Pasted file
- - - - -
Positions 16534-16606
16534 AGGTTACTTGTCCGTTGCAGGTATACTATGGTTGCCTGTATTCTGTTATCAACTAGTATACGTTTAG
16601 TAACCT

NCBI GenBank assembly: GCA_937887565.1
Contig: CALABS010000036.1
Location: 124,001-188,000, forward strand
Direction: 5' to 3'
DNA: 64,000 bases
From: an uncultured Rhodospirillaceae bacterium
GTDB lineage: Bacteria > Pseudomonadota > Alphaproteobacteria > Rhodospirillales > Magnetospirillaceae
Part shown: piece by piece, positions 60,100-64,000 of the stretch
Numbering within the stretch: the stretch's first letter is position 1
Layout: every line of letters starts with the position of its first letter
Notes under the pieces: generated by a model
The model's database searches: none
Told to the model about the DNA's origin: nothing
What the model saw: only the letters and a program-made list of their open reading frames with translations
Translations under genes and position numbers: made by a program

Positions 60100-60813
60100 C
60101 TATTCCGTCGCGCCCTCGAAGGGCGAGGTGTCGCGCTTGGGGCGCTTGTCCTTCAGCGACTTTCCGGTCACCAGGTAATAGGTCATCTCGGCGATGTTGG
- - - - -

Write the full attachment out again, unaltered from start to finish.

Positions 16534-16606
16534 AGGTTACTTGTCCGTTGCAGGTATACTATGGTTGCCTGTATTCTGTTATCAACTAGTATACGTTTAG
16601 TAACCT

NCBI GenBank assembly: GCA_937887565.1
Contig: CALABS010000036.1
Location: 124,001-188,000, forward strand
Direction: 5' to 3'
DNA: 64,000 bases
From: an uncultured Rhodospirillaceae bacterium
GTDB lineage: Bacteria > Pseudomonadota > Alphaproteobacteria > Rhodospirillales > Magnetospirillaceae
Part shown: piece by piece, positions 60,100-64,000 of the stretch
Numbering within the stretch: the stretch's first letter is position 1
Layout: every line of letters starts with the position of its first letter
Notes under the pieces: generated by a model
The model's database searches: none
Told to the model about the DNA's origin: nothing
What the model saw: only the letters and a program-made list of their open reading frames with translations
Translations under genes and position numbers: made by a program

Positions 60100-60813
60100 C
60101 TATTCCGTCGCGCCCTCGAAGGGCGAGGTGTCGCGCTTGGGGCGCTTGTCCTTCAGCGACTTTCCGGTCACCAGGTAATAGGTCATCTCGGCGATGTTGG